On April 15, 1912 the RMS Titanic collided with an iceberg and more than 1,500 perished in the tragedy. Of the 710 survivors there were two young boys aged 2 and 4, the only children to be rescued without a parent or guardian.
The photo above says it all, “Louis & Lola?” Information was sparse, the passenger list was a mess and the two little boys simply answered oui to every question asked.
The media dubbed them the ‘Titanic Twins’ and their identity would remain unknown until a woman in Nice, France came across a newspaper article with a picture of what looked like her two sons.
Her name was Marcelle Caretto, and after getting in touch with local authorities, she described them in detail, submitting questions only her sons could answer. After their relationship was confirmed, Marcelle would be reunited with her children, Michel and younger brother Edmond, in the United States.
So how did a 2-year-old and 4-year-old find themselves on the Titanic? The answer was their estranged (and now deceased) father, Michel Navratil.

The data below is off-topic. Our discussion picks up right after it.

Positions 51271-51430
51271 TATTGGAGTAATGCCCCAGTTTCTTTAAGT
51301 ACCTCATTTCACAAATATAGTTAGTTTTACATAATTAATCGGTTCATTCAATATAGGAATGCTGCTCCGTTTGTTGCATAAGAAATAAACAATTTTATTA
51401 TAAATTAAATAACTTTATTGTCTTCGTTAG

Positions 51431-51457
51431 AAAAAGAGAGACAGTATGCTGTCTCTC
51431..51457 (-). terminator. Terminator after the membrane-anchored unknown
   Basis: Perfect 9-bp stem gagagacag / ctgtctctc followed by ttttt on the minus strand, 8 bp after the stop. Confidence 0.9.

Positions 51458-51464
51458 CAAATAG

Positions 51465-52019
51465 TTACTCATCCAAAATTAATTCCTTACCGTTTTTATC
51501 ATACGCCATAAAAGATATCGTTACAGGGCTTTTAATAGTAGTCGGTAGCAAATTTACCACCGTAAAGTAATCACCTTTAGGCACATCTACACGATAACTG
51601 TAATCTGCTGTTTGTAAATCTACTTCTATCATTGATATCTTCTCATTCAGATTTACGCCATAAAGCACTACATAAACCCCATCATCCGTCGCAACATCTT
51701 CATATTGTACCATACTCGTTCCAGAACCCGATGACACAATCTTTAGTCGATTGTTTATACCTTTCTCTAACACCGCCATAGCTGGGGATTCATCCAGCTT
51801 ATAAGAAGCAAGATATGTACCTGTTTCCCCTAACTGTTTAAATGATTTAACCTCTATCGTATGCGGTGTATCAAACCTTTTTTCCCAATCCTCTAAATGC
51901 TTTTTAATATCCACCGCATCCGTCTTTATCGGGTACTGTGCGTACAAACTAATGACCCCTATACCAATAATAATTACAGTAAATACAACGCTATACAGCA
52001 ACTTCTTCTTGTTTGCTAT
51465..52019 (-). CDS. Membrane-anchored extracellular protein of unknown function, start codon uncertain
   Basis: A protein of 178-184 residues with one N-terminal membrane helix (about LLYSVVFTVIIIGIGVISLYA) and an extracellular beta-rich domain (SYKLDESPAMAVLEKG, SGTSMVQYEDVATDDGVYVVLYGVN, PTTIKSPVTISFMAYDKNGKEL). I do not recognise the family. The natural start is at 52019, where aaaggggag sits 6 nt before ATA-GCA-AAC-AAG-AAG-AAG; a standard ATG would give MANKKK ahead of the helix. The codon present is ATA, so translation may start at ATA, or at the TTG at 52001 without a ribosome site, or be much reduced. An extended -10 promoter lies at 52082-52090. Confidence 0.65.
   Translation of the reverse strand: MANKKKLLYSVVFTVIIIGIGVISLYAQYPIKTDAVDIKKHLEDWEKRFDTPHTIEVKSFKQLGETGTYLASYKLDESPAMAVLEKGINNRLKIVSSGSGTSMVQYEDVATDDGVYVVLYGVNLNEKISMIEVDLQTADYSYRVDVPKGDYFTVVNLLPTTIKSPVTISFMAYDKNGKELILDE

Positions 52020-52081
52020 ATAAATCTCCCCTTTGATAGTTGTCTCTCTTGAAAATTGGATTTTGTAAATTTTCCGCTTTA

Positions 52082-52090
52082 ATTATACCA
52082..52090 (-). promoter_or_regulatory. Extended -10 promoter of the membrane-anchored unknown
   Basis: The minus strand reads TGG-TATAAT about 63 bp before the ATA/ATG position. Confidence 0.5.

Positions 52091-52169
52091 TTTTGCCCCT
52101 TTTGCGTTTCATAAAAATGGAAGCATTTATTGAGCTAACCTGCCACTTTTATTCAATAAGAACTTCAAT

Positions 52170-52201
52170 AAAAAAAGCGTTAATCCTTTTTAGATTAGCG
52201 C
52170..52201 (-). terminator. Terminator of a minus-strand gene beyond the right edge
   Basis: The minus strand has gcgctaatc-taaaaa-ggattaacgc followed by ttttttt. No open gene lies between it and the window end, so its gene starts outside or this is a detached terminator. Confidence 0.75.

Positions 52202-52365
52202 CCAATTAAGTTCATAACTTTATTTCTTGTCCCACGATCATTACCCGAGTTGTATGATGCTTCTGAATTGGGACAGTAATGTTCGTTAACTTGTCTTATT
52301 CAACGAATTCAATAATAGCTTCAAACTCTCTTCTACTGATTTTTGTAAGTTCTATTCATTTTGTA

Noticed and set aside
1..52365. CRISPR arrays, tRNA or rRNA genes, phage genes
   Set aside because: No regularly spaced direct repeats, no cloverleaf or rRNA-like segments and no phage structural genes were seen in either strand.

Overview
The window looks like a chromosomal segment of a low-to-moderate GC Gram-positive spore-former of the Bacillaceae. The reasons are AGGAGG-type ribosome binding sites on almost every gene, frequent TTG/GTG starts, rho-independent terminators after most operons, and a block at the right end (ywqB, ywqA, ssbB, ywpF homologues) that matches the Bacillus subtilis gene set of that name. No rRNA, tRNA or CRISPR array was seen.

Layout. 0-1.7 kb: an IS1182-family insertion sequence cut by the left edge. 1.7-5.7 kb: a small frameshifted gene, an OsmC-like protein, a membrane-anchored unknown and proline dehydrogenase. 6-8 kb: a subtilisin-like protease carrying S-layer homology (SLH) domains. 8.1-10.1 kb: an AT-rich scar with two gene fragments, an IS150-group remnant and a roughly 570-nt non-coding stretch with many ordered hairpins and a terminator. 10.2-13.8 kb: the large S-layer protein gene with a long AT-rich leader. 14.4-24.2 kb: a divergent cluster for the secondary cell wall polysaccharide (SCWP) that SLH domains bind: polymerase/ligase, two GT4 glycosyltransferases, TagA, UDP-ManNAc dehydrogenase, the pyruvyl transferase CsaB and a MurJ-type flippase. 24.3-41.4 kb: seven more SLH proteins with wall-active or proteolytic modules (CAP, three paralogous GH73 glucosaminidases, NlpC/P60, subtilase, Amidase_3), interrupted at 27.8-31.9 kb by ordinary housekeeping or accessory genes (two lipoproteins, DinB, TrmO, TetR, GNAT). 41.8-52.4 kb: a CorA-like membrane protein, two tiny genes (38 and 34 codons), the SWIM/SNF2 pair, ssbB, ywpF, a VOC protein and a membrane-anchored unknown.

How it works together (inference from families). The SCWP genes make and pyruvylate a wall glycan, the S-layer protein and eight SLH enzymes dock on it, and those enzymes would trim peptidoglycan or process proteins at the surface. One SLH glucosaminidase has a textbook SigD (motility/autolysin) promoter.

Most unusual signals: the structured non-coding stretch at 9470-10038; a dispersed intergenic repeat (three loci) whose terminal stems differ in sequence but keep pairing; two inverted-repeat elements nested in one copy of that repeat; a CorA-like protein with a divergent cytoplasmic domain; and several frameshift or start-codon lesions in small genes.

According to NPR, the father had essentially kidnapped the two children from his estranged wife, Marcelle. His plan was to flee to the United States and start anew.
He assumed a pseudonym, Louis B. Hoffman, and gave his children aliases too, “Lolo and Momon”. Unfortunately he chose the Titanic as his getaway ship.
In a strange twist, he was recorded as the only Titanic victim found carrying a loaded revolver in his pocket. [source]
When the boys arrived in New York City they went to live with Margaret Hays, another Titanic survivor. A month later they were reunited with their mother after her long journey across the Atlantic.
Edmond died at the age of 43 after fighting in the French Army during WWII. Michel would go on to attend college, earn a doctorate and become a professor of Philosophy.
He died on January 20, 2001 at the age of 92, the oldest and last remaining male survivor of the RMS Titanic.
Photographs via Library of Congress